Following her failure to secure Parliament’s backing for a Brexit deal, Theresa May had formally resigned in early June and has been functioning as a caretaker Prime Minister until a new leader is elected.

Britain’s prime ministerial candidate Jeremy Hunt has reached out to the Indian diaspora to boost his chances against Boris Johnson, reiterating his plans to strengthen the “incredibly important” bilateral ties and strike a post-Brexit Free Trade Agreement.

The 52-year-old UK foreign secretary, who is going head to head with former foreign secretary Johnson, wrote to the Conservative Friends of India (CFIN), saying he looks forward to engaging with India.

He reiterated his plans to further strengthen the “incredibly important” India-UK relationship and strike a post-Brexit Free Trade Agreement (FTA).

“I look forward to engaging with India to negotiate a free trade agreement following Britain’s exit from the European Union later this year,” Hunt said in a letter addressed to the CFIN membership.

“Given the closeness of our two countries, I hope and expect we will be able to agree this very soon,” he said.

CFIN, co-chaired by British-Indian businessman Rami Ranger and Conservative Party MP Zac Goldsmith, promotes closer ties between the ruling Conservative Party and India.

As it is made up of the Tory party membership base, CFIN members will be among the nearly 166,000 voters set to cast their postal ballot to elect a new party leader who will go on to become Britain’s Prime Minister on July 23.

“With 1,451,862 British people of Indian-origins living in the UK and close to 150,000 British people living in India, the ongoing relationship between our two countries is incredibly important,” notes Hunt, in the letter issued this week.

The senior Conservative Party leader hailed the “living bridge” of the Indian diaspora between India and the UK and pledged that as Prime Minister, he would look forward to working with Prime Minister Narendra Modi on his new agenda, especially on areas such as building climate resilience and improving the ease of doing business.

“As Prime Minister, I would ensure that our relationship continues to expand, as both countries work together for mutual benefit, creating prosperity, championing the rules-based international system and working together to address common threats and challenges.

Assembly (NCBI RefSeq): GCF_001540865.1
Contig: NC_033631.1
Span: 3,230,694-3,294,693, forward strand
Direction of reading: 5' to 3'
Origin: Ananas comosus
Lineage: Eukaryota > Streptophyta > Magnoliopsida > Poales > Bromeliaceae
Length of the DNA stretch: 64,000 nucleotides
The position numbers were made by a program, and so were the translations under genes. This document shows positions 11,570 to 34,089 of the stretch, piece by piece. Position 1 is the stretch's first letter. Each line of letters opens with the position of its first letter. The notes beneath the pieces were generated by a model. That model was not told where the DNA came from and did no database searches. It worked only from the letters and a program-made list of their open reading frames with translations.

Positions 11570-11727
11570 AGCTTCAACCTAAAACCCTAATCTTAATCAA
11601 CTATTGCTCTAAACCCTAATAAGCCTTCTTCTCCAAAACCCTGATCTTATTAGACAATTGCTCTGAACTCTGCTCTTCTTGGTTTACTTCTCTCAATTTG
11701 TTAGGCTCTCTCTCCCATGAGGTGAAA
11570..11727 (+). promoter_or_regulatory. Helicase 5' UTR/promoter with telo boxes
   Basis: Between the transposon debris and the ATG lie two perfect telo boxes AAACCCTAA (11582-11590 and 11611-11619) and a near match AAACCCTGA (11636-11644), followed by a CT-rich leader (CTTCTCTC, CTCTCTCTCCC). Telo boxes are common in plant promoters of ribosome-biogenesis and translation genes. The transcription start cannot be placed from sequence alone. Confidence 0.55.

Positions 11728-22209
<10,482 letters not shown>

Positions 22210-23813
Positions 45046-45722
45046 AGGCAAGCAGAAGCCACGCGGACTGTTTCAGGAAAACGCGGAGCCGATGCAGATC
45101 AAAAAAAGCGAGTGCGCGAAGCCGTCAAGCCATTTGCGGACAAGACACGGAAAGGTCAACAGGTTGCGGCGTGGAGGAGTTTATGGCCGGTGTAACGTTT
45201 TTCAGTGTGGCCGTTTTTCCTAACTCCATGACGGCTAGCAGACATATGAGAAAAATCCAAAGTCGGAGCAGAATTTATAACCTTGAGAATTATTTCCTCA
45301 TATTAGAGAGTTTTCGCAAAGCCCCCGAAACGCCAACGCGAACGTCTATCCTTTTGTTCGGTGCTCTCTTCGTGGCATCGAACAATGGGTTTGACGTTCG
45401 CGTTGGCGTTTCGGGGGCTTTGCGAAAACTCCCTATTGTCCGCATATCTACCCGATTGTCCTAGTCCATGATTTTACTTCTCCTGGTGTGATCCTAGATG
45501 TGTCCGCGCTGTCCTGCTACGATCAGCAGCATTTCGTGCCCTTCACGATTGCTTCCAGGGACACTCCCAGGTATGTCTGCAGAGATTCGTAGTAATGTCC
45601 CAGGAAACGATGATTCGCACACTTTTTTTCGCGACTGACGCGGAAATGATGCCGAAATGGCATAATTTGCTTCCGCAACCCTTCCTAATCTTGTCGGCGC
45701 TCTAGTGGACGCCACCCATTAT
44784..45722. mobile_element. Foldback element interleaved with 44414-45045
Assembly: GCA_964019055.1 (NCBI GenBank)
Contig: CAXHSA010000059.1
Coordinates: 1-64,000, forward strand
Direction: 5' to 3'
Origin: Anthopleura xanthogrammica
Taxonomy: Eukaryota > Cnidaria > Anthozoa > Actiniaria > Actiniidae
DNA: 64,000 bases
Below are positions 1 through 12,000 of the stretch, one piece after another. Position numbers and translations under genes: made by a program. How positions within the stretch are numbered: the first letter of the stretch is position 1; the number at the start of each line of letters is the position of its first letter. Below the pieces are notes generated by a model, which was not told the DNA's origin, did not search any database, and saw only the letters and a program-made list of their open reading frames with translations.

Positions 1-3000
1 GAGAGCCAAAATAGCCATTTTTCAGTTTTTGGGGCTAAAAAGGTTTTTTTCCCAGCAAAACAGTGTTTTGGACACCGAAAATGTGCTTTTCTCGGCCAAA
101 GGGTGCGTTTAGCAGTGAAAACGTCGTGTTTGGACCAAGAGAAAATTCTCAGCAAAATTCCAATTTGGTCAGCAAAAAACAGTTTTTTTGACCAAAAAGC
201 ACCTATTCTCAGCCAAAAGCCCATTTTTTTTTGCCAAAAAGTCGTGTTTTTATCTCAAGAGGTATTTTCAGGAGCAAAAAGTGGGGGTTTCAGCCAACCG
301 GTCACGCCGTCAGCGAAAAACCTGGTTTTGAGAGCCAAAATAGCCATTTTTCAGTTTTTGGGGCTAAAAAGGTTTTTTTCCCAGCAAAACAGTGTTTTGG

“Both India and the UK have major roles to play in a safe and secure world, and our focus should be on the future, working to sustain and build a flourishing partnership,” he said.

Quoting some statistics, he pointed out that almost 20,000 Indian students came to the UK last year and that the numbers are now over 70 per cent higher compared to just two years earlier in 2016.

He added: “Skilled workers from India in 2018 increased at the fastest rate for any country. We still issue more skilled work visas to Indians than to the rest of the world combined.

“Under my leadership, Britain will continue to be a global, outward-looking, tolerant country”.

Hunt and Johnson are both conducting a series of hustings up and down the UK in an attempt to woo enough votes from the Conservative Party membership.

Hunt will host a ‘Telephone Town Hall’ on Sunday and invited all CFIN members to connect with him directly during the session.

Postal ballots are set to be issued to all Tory party members across the UK by Monday, with polls set to close by 5 PM on July 22 after which the counting process will begin for the result to be declared the next day.

The new leader is unlikely to move into the Downing Street right away, with a handover process set to take place between May and the new incumbent.
Following her failure to secure Parliament’s backing for a Brexit deal, Theresa May had formally resigned in early June and has been functioning as a caretaker Prime Minister until a new leader is elected.

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